Anyone who's followed this countdown for the 14 years I've done it knows by now that the original Halloween is my favorite Halloween movie, and I re-watch it every year. So I figured, what better way to end this year's countdown than with the latest sequel in that neverending franchise?
Mind you, just because I love the first Halloween movie does not mean I love all the films. In fact, I've limited my viewing of the sequels/reboots to those that Jamie Lee Curtis has appeared in (well, those and Halloween III: Season of the Witch). And I acknowledge those have been hit and miss. Halloween II is pretty disappointing, but it does have a nostalgia factor going for it at this point.
And in many ways, Halloween Kills owes much to Halloween II. Both relegate Jamie Lee Curtis to a hospital for the majority of the film, and both bring more townspeople into the mix than the previous film had, although in Halloween Kills, it's a lot more townspeople. Like, angry mob levels of townspeople. (Also, do not try to convince me that little Tommy Doyle grew up to look like Anthony Michael Hall, especially when he's standing next to the real Lindsay Wallace, Kyle Richards.)
Both films also amp up the gore and body counts, and both films share the fact that they are disappointing follow-ups. 2018's Halloween wasn't perfect, but it had Jamie Lee Curtis giving a strong performance at the center of it, and chose to take its themes seriously, focusing on how surviving a mass murderer could probably fuck you up for life, and how that trauma may affect that survivor's family for generations.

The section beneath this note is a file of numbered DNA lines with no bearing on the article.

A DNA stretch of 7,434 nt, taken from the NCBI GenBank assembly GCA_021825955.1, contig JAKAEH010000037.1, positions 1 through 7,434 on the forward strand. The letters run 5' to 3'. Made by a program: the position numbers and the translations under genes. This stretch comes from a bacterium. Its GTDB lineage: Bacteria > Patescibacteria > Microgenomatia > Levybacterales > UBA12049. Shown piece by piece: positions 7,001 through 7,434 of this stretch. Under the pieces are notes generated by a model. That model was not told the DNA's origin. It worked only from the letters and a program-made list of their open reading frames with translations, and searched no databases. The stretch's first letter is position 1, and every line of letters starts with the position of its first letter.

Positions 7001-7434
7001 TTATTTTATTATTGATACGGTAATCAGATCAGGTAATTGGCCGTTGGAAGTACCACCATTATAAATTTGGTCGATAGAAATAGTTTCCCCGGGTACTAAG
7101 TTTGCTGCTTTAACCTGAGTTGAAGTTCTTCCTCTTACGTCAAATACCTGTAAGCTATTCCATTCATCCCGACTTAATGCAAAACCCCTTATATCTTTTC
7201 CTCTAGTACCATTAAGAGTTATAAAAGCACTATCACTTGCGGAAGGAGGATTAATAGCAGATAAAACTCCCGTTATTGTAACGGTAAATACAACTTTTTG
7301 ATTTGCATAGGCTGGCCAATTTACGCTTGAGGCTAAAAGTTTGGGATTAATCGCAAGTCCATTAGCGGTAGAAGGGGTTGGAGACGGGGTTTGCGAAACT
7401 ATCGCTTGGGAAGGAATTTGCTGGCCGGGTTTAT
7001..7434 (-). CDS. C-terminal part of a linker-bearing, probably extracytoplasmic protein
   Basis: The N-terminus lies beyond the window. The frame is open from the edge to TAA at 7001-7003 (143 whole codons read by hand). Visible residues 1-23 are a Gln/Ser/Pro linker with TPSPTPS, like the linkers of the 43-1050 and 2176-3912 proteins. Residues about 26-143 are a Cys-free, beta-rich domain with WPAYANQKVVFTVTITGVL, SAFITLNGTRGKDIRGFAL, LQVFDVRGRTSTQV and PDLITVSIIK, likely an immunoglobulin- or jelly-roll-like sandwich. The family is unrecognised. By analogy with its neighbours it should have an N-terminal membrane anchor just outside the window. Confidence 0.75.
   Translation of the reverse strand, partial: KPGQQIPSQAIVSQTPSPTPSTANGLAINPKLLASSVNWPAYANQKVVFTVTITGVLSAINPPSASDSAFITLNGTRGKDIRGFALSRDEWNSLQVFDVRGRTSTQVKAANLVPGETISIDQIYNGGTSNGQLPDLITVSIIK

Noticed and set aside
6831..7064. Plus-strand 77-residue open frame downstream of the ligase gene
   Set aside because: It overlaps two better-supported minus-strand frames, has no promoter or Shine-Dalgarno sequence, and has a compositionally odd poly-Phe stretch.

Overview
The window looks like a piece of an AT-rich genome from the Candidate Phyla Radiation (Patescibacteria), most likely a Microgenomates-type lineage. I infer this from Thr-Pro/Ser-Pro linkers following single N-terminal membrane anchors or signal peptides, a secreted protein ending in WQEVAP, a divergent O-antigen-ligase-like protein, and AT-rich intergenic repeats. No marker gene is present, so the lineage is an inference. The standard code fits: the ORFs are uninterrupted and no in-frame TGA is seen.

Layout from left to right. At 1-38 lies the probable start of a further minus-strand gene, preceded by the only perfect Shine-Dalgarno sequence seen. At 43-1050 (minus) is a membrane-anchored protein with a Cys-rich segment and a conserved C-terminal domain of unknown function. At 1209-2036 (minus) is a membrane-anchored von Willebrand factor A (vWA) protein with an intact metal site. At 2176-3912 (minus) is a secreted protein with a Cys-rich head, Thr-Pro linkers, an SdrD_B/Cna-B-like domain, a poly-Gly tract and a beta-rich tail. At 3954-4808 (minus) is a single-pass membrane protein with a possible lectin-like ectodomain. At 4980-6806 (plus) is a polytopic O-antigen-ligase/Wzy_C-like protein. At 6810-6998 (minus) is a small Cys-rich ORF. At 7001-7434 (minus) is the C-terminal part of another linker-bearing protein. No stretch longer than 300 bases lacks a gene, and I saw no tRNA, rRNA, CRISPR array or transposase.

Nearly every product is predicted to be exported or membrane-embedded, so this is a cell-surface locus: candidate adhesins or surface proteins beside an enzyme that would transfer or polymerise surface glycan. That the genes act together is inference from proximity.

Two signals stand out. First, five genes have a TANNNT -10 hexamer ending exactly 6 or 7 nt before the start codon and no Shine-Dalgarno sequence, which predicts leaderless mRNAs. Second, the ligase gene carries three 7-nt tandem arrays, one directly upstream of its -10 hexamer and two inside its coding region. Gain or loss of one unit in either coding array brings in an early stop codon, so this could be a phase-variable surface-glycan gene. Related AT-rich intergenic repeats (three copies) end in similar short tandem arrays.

I supposed Halloween Kills thinks its addressing some equally heady topics, like mass hysteria, and mob mentality, and how that very rarely results in any good. But it also sidelines Jamie Lee Curtis, and spends most of its running time showing murder after murder after murder. Director David Gordon Green intends to make these sequels a trilogy, but at this point I'm really hoping he follows the original trilogy's trend and makes a third Halloween that's actually a story about a druid worshiping media mogul who wants to melt screen-addicted kids' heads on Halloween night.
Halloween Kills is streaming on Peacock, albeit the paid version of the service. But at $4.99 a month you can sign up, watch the movie, cancel, and still spend less than going to see it in a theater.